Living in a Nature Reserve.
Near the salt flats on the southern most tip,
where the buildings turn white,
white like the sun,
white like the dust,
white like the cross that rests at the top;
a peacock plays night watchman
to the well preserved and white walled souls.
At last light as I’m getting old,
I see the advantage of a parallel life,
For this is where the rosemary grows
by Jade Angeles Fitton
While my brother Gertjan and my brother-in-law Johan are living in an apartment in Ibiza-city, for a month or 2 we are caretakers of my brother’s finca.
The view from the conservatory and the terrace is stunning, especially in the morning.
The villa is in the tiny village of La Revista which is in the middle of the Nature Reserve Las Salinas, salt basins that are still in use. Today the anual salt production is approximately 50.000 tonnes, which is sold mainly in northern Europe. A smaller part remains in Ibiza and is converted into Sal de Ibiza (table salt). As the water evaporates during the hot summer months, a sparkling layer of pure salt is left on the bottom of the basins.
The pink coloring is clear feature of the salt flats and it not always visibly, only with certain light. It is caused by a form of bacteria that covers the bottom of the ponds over the whole area.
The Flamingos winter in Salinas before continuing their migratory journey to the breeding grounds of Malaga and France. The Flamingos travel from as far as the eastern coast of the Mediterranean sea and northern Africa, arriving on the island during August, September and October. They then depart in February for the largest Flamingo breeding grounds in Europe, the Lagoon of Fuentepiedra and the French Camargue. Not all Flamingos stop in Ibiza, the majority go direct to the breeding grounds, so the ones that remain must be discerning birds. They love salt plains and the area around the Natural Park of Ses Salines is where some three hundred will stay over the winter, as others depart.
These white dots in the water behind the Salt Worker Statue are Flamingos.
My husband PJ photographing through a blind.
The flamingo’s beak is a perfect filtering tool. In shallow waters, it stirs up the mud from the bottom, rocking its head and feet. At the same time, it fills its beak with earthy water mixed with small aquatic invertebrates which remain in its mouth once it has expelled the water with its tongue.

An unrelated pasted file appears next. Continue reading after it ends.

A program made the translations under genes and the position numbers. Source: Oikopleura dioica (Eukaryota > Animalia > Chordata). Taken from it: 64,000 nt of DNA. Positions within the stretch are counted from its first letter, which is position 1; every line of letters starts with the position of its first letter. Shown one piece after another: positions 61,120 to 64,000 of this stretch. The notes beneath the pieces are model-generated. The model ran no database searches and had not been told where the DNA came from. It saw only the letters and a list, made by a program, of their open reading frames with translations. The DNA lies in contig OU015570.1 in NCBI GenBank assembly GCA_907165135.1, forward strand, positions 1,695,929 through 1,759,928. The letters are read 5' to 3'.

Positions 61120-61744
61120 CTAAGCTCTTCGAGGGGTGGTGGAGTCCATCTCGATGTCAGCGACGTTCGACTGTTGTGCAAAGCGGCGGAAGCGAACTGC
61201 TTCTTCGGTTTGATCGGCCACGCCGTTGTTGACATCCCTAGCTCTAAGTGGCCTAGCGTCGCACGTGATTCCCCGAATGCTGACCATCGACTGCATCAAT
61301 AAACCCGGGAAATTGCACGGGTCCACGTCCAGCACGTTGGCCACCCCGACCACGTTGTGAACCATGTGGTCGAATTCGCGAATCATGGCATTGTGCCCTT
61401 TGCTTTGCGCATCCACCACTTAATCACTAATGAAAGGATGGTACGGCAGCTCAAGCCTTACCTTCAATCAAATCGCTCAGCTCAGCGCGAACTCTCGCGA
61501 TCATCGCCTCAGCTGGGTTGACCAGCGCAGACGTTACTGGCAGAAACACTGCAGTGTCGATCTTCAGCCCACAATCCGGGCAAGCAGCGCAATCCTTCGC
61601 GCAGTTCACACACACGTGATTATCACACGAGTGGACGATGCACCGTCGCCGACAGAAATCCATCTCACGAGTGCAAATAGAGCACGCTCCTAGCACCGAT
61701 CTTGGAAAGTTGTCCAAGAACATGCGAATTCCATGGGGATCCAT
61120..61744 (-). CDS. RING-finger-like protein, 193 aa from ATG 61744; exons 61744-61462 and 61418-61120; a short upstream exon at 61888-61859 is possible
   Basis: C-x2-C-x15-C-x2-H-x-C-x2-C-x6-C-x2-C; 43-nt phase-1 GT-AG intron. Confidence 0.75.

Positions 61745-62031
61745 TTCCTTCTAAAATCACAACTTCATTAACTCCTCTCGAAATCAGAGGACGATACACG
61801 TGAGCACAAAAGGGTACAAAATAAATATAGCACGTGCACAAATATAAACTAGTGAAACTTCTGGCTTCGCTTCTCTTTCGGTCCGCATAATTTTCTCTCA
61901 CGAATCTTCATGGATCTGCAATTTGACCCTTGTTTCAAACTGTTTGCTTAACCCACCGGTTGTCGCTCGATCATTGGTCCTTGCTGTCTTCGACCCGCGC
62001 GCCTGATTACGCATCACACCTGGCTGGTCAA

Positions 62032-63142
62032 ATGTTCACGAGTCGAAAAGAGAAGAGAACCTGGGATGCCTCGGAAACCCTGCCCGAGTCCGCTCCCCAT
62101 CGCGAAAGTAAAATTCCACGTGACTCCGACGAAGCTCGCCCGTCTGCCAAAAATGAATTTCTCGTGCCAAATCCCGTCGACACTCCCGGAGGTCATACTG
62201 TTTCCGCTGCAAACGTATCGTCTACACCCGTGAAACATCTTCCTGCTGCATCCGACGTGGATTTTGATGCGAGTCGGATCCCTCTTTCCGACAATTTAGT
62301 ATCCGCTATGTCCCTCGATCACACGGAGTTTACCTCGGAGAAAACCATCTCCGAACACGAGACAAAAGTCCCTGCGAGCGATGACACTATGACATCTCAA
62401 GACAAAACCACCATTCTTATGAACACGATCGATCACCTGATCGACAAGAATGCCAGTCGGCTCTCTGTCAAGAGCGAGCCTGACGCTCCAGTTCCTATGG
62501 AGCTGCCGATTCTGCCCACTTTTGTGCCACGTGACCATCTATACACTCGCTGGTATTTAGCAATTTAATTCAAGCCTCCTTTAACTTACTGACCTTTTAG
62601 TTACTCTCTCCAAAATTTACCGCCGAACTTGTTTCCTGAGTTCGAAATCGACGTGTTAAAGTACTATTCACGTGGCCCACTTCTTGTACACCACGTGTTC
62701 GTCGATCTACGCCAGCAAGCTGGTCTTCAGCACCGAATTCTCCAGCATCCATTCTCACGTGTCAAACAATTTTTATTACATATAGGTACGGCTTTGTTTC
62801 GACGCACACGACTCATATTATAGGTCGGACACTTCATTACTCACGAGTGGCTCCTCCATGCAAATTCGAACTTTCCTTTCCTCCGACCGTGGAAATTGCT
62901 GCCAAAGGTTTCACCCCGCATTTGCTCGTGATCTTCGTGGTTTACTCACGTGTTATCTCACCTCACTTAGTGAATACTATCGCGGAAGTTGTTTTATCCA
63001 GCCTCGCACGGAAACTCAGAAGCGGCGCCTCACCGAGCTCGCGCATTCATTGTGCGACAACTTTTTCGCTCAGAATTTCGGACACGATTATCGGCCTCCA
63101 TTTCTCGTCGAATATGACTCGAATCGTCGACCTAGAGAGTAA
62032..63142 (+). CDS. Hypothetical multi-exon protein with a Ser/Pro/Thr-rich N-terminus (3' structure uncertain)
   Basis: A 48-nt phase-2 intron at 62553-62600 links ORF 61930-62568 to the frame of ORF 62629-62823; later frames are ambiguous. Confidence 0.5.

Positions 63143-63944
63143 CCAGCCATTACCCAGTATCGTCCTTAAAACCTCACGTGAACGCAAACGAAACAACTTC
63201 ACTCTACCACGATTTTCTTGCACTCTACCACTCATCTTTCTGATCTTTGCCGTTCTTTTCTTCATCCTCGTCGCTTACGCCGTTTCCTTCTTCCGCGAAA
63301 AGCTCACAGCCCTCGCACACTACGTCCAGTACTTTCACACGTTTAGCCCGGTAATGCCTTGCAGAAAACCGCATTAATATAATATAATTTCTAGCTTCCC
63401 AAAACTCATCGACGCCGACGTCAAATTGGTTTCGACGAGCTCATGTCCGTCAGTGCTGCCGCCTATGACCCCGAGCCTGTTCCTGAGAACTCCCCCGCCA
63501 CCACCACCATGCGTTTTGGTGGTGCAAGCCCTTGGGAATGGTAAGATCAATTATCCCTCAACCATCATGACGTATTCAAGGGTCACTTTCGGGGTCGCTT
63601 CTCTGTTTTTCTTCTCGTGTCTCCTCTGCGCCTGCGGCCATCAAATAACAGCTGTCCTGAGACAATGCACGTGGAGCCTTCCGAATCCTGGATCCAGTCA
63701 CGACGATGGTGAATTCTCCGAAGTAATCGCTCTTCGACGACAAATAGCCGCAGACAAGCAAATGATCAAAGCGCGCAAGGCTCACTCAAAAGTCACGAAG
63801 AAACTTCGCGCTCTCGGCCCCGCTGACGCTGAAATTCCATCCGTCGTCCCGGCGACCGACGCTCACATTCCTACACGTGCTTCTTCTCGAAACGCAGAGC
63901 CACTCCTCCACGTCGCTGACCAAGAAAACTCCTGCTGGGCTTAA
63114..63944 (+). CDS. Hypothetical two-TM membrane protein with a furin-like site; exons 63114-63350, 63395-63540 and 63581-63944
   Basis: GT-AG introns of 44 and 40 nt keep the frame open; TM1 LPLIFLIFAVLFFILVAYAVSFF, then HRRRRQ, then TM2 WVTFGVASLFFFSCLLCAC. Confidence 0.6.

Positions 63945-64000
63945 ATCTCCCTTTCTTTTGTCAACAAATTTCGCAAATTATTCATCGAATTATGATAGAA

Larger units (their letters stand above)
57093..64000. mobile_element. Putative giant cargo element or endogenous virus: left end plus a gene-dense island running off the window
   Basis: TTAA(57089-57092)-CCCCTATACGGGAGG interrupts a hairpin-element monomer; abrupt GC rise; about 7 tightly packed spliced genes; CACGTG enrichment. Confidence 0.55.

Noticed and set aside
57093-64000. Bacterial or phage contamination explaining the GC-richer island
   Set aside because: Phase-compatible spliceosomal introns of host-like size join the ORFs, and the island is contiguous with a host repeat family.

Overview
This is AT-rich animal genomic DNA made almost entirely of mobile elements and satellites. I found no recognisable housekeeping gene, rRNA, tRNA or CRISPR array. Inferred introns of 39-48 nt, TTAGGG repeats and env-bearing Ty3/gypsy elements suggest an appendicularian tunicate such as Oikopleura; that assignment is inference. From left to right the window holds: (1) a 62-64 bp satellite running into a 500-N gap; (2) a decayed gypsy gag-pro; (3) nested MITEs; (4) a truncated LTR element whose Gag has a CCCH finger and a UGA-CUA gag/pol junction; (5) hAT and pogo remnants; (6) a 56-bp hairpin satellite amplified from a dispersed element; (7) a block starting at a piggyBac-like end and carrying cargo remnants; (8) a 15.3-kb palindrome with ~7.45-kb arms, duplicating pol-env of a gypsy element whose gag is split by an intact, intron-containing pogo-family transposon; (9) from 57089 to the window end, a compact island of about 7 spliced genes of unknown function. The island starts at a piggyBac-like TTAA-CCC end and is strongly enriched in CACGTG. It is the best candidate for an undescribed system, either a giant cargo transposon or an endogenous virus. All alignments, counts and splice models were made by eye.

For a long time I am intrigued by the photo’s that are hanging on the walls in the villa of the salt workers in the 50-ies. http://www.ibizaholiday.biz
And the black-and-white pictures in the book Ibiza-Eivissa 1950 from Francesc Catala i Roca.
I have also been watching the salt mound that changes shape every day.
One day when the salt basins are looking like a mirror I decide to take a closer look at the salt mound and the men working there nowadays. Not with shovels and baskets anymore, but with machinery.
Along the way I photograph into the shallow canals next to the road. They are full off (unfortunately) garbage that is overgrown with algae. It looks like part of ship wrecks or looking into natural mineral hot springs.
As I walk towards the pile of salt I pass several ‘no trespassing’ signs. I ignore them and when the trucks loaded with salt pass me, I just wave and put on a big smile.
The person who operates the machinery with the tooth bucket that scrapes of the salt from the mound is just sitting still and having breakfast. At first he does not notice me, but as soon as he sees me he waves me in. He steps out and starts talking to me. I explain to him that I don’t speak Spanish that well, but in my best Spanish I ask him when he is going back to work, so I can photograph him. Oh, well I think that is what I am asking, but I probably said: “You: get down to work”.
He starts the engine and starts digging. It is a cool sight and the salt flows down like a waterfall. I think the guy is overdoing it for me, because his machinery comes a steep angle. After I filled a whole card with pictures, the guy stops and wants to see the pictures. I am glad he likes the result.
He insists that I take a bag of salt crystals with me, which I put in a vase later.
After an hour I walk back to the villa. When the trucks with salt pass me they honk their horns. I give them my Claudia smile.
Sources: ibiza-style.com, trippingoverwhippets.com (Las Salinas Poem by Jade Angeles Fitton), ibiza-spotlight.com, dannykayibiza.blogspot.co.uk, balearsculturaltour.net